Despite everything seeming to be running smoothly on Tuesday at Pearson, the largest education company in the world, by the following day students across New Jersey were experiencing technical issues when trying to take their PARCC exams due to an error made by a Pearson employee.
Although the company is not releasing many details concerning exactly what happened, only saying that a review is ongoing, a tour taken by NJ Advance Media the day before offers some information pertaining to how the company ensures that online exams continue to work.
One Pearson manager told staff members that moving to online testing has placed the experience of each student "front and center" for the technology staff.
"Every second that student is clicking a button or they are navigating within that browser, that lands with us to make sure they have a good experience," said Craig McNeil, who oversees the reliability of Pearson's online tests. "So it's super important that we deliver tests to students flawlessly."
The company features a command center where about 15 employees constantly monitor data in order to ensure students are able to take their exams without any problems. According to McNeil, it is the most important thing being done at the company each day.
The command center employs 850 individuals in all, performing various duties from creating and scoring exams to offering technical support for the tests and clients.
The front of the center holds eight television monitors that display data concerning different Pearson testing programs. In all, 1.5 million pieces of data are collected by the company every 30 seconds. McNeil said this information is then used to determine whether the online exams are working.
McNeil only laughed when asked if command center employees should be held responsible if the exams were to crash, saying, "We haven't had a lot of really big crises lately."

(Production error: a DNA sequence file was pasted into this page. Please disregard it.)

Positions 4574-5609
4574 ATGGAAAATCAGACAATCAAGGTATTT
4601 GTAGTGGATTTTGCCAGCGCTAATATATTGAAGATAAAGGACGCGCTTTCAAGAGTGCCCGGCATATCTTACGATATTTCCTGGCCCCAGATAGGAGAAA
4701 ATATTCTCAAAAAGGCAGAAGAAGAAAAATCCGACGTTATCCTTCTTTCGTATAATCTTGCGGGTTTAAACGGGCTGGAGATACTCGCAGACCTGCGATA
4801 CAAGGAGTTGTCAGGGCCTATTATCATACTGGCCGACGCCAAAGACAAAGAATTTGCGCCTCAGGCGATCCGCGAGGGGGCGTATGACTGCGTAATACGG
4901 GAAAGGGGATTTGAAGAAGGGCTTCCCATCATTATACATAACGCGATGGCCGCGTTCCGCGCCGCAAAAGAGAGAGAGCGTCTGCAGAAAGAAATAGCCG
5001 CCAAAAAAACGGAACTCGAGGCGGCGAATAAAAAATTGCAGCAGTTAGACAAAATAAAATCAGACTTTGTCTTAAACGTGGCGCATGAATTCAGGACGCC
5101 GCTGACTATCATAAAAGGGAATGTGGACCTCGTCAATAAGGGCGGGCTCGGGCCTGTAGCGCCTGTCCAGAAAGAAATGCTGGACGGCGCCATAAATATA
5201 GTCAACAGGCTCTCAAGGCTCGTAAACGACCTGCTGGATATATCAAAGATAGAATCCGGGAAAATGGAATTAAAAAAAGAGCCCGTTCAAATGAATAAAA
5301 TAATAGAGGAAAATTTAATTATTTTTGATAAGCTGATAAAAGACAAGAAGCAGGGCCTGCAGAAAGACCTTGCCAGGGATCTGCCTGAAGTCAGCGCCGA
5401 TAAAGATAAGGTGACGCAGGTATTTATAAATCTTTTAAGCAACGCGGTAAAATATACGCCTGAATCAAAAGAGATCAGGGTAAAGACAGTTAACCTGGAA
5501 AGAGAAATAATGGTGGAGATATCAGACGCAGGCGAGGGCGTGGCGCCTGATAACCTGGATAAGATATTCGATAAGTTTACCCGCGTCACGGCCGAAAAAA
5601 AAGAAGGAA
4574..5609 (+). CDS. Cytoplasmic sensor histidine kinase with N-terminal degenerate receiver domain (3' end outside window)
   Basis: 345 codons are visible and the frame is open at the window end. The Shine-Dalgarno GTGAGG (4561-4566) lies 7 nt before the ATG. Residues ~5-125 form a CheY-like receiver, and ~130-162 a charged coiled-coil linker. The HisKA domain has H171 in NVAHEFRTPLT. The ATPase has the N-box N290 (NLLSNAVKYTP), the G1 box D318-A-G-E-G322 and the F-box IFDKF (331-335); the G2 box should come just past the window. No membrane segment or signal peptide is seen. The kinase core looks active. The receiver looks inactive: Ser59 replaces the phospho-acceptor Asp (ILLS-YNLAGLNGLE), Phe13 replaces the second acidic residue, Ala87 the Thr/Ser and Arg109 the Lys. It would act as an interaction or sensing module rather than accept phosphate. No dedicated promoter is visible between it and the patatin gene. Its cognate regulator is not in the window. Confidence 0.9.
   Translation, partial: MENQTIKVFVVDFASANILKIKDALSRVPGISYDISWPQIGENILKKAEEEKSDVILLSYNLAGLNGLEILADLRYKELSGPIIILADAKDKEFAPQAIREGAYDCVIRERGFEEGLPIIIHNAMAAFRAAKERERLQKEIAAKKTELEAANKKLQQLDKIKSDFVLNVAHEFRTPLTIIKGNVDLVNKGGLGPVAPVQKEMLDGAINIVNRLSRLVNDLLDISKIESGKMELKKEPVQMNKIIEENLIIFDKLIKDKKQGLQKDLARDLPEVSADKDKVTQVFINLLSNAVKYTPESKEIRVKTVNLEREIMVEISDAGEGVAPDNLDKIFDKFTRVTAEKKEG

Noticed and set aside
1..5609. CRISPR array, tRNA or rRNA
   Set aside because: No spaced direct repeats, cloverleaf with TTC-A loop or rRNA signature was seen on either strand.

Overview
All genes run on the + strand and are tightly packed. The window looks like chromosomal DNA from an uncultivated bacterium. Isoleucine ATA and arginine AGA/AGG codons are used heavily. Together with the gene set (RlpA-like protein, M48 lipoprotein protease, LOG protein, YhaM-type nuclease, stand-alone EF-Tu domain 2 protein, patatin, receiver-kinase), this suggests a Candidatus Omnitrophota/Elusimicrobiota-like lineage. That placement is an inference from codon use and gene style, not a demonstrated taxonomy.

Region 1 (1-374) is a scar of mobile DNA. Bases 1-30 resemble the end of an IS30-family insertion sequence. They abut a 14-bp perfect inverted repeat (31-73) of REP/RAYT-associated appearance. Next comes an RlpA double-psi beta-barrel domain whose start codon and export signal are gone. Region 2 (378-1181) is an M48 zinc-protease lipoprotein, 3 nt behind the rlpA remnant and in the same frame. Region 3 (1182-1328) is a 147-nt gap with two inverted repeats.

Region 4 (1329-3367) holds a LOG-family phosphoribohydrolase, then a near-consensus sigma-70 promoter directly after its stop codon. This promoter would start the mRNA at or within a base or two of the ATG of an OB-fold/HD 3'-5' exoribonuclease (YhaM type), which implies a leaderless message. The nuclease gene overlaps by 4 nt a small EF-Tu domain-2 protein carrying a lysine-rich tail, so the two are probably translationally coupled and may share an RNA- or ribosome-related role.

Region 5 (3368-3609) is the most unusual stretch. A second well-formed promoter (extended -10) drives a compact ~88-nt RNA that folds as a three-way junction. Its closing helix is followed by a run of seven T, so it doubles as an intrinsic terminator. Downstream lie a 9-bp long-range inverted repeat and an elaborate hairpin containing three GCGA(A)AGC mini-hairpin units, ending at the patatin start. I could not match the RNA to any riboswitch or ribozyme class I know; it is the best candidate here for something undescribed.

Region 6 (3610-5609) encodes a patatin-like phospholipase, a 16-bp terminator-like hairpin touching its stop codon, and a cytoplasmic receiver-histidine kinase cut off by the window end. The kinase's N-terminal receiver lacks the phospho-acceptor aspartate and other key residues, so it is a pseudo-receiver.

However, less than 24 hours after the tour ended, a number of schools in New Jersey reported technical problems with the exams, causing thousands of students to be unable to participate. Some schools complained that the operating system was running slowly on Tuesday evening. The company said that in an effort to fix the situation, an employee had attempted to "optimize performance" of Pearson Access Next.
Instead of fixing the situation, the company said the employee had actually introduced an unexpected problem that ended up limiting the program. Despite the server running as expected, teachers across the state were unable to give their students access to the exam.
While Governor Chris Christie's administration has routinely supported PARCC exams in the past over complaints from teachers and parents, it criticized Pearson after the recent issues, with State Education Commissioner David Hespe calling the mistake "totally unacceptable."
Pearson has a four-year contract with the state, which could cost up to $108 million. That contract requires the company to perform a "root cause analysis" in order to determine what caused the issue and how the company responded.
"The (education) department fully intends to hold Pearson accountable once the review is completed," Hespe said.